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I have an insert statement that is being generated by the .NET Entity Framework. In most cases, this particular insert will execute in 0ms according SQL Server Profiler. One out of every 30 or so inserts will jump to as high as 12 seconds duration, causing the .NET client on the other end to show as "Not Responding" while it waits. Server load should not be an issue as our server is very, very lightly loaded.

Here is the table the insert is being performed against:

SET ANSI_NULLS ON
GO

SET QUOTED_IDENTIFIER ON
GO

SET ANSI_PADDING ON
GO

CREATE TABLE [dbo].[ProductEvents](
[EventID] [int] IDENTITY(1,1) NOT NULL,
[KID] [int] NOT NULL,
[EventDescription] [varchar](50) NOT NULL,
[EventDate] [datetime] NOT NULL,
[UserName] [varchar](50) NOT NULL,
[Notes] [varchar](max) NOT NULL,
[Version] [timestamp] NOT NULL,
[IsSynchronized] [bit] NOT NULL,
[LastSyncDate] [datetime] NULL,
 CONSTRAINT [PK_ProductEvents] PRIMARY KEY CLUSTERED 
([EventID] ASC ) WITH (PAD_INDEX = OFF, STATISTICS_NORECOMPUTE = OFF, 
IGNORE_DUP_KEY = OFF,ALLOW_ROW_LOCKS = ON, ALLOW_PAGE_LOCKS = ON) ON [PRIMARY]
) ON [PRIMARY] TEXTIMAGE_ON [PRIMARY]

GO

SET ANSI_PADDING OFF
GO

ALTER TABLE [dbo].[ProductEvents] ADD  CONSTRAINT [DF_ProductEvents_IsSychronized]
DEFAULT ((0)) FOR [IsSynchronized]
GO

ALTER TABLE [dbo].[ProductEvents]  WITH CHECK ADD  CONSTRAINT
[FK_ProductEvents_Products] FOREIGN KEY([KID])
REFERENCES [dbo].[Products] ([KID])
ON DELETE CASCADE
GO

ALTER TABLE [dbo].[ProductEvents] CHECK CONSTRAINT [FK_ProductEvents_Products]
GO

And the query as seen by SQL Server Profiler (actual example):

exec sp_executesql N'insert [dbo].[ProductEvents]([KID], [EventDescription],
[EventDate], [UserName], [Notes], [IsSynchronized], [LastSyncDate])
values (@0, @1, @2, @3, @4, @5, null)
select [EventID], [Version]
from [dbo].[ProductEvents]
where @@ROWCOUNT > 0 and [EventID] = scope_identity()',N'@0 int,@1 varchar(50),@2 
datetime2(7),@3 varchar(50),@4 varchar(max) ,@5 
bit',@0=1894,@1='Modified',@2='2013-08-12 
08:09:25.4766233',@3='KNEXTION\aellison',
@4='Description changed from Mini Awareness Ribbon Cookie Cutter - RM 1698 to Mini 
Awareness Ribbon Cookie Cutter - R&M 1698.',@5=0

I will also be glad to post the Query Plan, but I'm not sure in what format I should post it (I'm mainly a StackOverflow guy).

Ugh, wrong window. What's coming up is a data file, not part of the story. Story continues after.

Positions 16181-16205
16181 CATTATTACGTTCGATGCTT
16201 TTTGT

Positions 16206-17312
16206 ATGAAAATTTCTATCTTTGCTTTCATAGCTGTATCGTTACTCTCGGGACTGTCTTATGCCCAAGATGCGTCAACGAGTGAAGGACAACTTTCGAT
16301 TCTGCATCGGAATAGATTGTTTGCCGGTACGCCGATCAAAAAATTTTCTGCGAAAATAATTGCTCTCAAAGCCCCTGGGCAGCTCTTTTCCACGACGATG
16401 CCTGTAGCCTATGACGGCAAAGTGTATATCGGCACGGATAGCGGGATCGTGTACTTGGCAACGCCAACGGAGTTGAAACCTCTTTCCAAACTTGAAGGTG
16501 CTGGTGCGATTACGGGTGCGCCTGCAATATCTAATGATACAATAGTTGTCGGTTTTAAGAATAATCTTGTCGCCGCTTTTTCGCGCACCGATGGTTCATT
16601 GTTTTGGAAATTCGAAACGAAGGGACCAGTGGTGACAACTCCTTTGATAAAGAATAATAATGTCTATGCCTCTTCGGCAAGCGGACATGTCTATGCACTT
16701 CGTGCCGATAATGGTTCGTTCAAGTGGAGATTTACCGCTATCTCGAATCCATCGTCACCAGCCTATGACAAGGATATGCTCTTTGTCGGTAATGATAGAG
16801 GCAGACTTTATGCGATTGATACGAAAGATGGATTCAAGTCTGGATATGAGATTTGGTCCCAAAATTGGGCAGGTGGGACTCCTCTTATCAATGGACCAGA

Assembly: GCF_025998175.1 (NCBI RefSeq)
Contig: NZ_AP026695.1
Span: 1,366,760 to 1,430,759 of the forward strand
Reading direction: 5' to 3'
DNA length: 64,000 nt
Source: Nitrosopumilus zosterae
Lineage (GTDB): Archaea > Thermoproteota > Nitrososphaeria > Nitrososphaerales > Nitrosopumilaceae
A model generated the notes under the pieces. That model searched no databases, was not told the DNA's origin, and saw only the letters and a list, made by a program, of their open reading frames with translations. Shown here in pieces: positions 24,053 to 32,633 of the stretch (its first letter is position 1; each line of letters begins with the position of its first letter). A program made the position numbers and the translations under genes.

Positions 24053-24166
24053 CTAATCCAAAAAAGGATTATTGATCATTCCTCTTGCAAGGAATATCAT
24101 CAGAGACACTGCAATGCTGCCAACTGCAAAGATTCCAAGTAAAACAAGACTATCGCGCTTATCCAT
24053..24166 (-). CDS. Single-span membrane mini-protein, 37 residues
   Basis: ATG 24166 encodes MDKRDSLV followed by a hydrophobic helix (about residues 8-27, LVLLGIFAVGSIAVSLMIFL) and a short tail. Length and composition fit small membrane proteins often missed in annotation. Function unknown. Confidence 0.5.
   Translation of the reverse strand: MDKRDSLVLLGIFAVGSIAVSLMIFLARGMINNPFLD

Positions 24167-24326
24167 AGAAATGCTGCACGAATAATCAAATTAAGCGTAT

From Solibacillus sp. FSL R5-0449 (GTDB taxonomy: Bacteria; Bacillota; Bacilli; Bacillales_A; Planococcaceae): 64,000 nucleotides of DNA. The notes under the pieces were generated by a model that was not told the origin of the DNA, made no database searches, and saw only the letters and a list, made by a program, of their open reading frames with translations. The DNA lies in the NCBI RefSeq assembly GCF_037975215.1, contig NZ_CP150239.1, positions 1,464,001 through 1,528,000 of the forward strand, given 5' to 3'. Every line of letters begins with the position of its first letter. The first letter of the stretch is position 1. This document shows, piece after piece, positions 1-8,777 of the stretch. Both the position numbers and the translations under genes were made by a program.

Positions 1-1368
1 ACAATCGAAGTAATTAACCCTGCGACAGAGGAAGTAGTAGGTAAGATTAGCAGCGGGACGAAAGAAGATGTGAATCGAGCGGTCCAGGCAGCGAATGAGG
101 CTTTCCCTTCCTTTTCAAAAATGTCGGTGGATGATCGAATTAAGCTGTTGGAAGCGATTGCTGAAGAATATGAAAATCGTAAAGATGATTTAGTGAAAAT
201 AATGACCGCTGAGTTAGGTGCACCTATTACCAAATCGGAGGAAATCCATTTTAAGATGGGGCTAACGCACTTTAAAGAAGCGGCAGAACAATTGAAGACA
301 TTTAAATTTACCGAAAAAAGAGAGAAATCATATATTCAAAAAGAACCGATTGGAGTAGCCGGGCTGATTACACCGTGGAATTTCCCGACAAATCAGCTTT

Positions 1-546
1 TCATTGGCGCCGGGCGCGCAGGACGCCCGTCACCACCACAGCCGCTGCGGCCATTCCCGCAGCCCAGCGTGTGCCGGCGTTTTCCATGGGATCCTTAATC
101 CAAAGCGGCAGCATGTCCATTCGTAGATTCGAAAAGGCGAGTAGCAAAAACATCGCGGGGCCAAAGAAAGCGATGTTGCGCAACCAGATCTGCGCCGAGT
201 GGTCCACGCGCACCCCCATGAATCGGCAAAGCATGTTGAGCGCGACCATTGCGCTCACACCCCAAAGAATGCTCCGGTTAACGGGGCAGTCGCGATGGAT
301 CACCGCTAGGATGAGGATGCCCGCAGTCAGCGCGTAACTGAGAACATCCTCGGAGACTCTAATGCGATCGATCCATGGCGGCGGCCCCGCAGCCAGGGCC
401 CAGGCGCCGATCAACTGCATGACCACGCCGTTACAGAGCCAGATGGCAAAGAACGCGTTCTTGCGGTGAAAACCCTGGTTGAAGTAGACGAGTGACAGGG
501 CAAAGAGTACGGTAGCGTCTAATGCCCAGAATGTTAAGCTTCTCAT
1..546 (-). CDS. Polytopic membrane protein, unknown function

EDIT: Here is the execution plan as a screenshot from SSMS.

Execution Plan

Any ideas on how to begin to track this down?

share|improve this question

closed as too broad by Paul White, RolandoMySQLDBA, Mark Storey-Smith, StanleyJohns, dezso Aug 15 '13 at 7:53

There are either too many possible answers, or good answers would be too long for this format. Please add details to narrow the answer set or to isolate an issue that can be answered in a few paragraphs.If this question can be reworded to fit the rules in the help center, please edit the question.

    
Is this a multi-user application? Could be other sessions are causing blocking. Check dba.stackexchange.com/questions/34313/… for more info. –  Max Vernon Aug 12 '13 at 16:05
1  
Do you have actual (not estimated) query plans from both a fast and slow incident? Do they match? If they do, then I suspect Max is correct about blocking (or other external factors). If they don't, then we can see what changed. You can post the .sqlplan files just about anywhere, or if you want to use SQL Sentry Plan Explorer, you can post plans directly to answers.sqlperformance.com. –  Aaron Bertrand Aug 12 '13 at 16:27
1  
You need to link externally. But if the plans are the same, there's no point, because they can't explain anything (well, aside from general inefficiencies that should apply to all executions, not just the slow instances). You'll need to monitor sys.dm_exec_requests when it is running slowly to see who/what it's waiting on. –  Aaron Bertrand Aug 12 '13 at 17:45
1  
Well you can also monitor wait statistics (it could be severely bottlenecked I/O, for example). Again, reproducing in Plan Explorer Pro will help here, as you can automatically get the wait statistics for your session (unless you fire up your own extended events session, you can only get system-wide waits on your own). –  Aaron Bertrand Aug 12 '13 at 17:53
2  
Also check auto-growth events and settings for the database and log. Occasional long delays can be caused by having to wait for a data or log file to grow. –  Paul White Aug 13 '13 at 4:40
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